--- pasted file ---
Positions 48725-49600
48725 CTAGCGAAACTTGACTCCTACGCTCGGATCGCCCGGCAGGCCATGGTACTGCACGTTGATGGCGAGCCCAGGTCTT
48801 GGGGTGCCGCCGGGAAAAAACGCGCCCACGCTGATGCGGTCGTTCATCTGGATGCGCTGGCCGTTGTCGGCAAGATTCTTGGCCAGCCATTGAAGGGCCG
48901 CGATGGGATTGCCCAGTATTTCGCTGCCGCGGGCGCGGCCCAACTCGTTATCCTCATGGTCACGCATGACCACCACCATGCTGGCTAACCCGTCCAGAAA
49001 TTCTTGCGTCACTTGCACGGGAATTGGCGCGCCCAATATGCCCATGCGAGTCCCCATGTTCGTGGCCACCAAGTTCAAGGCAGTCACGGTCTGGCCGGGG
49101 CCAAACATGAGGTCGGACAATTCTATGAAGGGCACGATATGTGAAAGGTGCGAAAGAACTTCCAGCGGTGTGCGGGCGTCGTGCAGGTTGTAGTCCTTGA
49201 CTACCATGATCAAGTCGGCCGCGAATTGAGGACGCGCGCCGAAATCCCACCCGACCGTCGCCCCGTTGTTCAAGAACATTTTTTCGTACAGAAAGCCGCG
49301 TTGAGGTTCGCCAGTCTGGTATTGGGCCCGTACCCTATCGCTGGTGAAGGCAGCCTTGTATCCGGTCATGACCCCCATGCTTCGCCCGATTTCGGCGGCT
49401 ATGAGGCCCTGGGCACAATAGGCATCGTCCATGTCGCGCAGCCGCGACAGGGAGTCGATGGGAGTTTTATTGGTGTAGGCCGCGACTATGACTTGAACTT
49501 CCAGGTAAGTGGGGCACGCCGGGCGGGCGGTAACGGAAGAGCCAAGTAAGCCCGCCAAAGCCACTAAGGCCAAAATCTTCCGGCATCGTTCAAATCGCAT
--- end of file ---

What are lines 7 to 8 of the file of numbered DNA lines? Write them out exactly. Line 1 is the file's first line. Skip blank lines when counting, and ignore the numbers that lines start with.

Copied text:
49201 CTACCATGATCAAGTCGGCCGCGAATTGAGGACGCGCGCCGAAATCCCACCCGACCGTCGCCCCGTTGTTCAAGAACATTTTTTCGTACAGAAAGCCGCG
49301 TTGAGGTTCGCCAGTCTGGTATTGGGCCCGTACCCTATCGCTGGTGAAGGCAGCCTTGTATCCGGTCATGACCCCCATGCTTCGCCCGATTTCGGCGGCT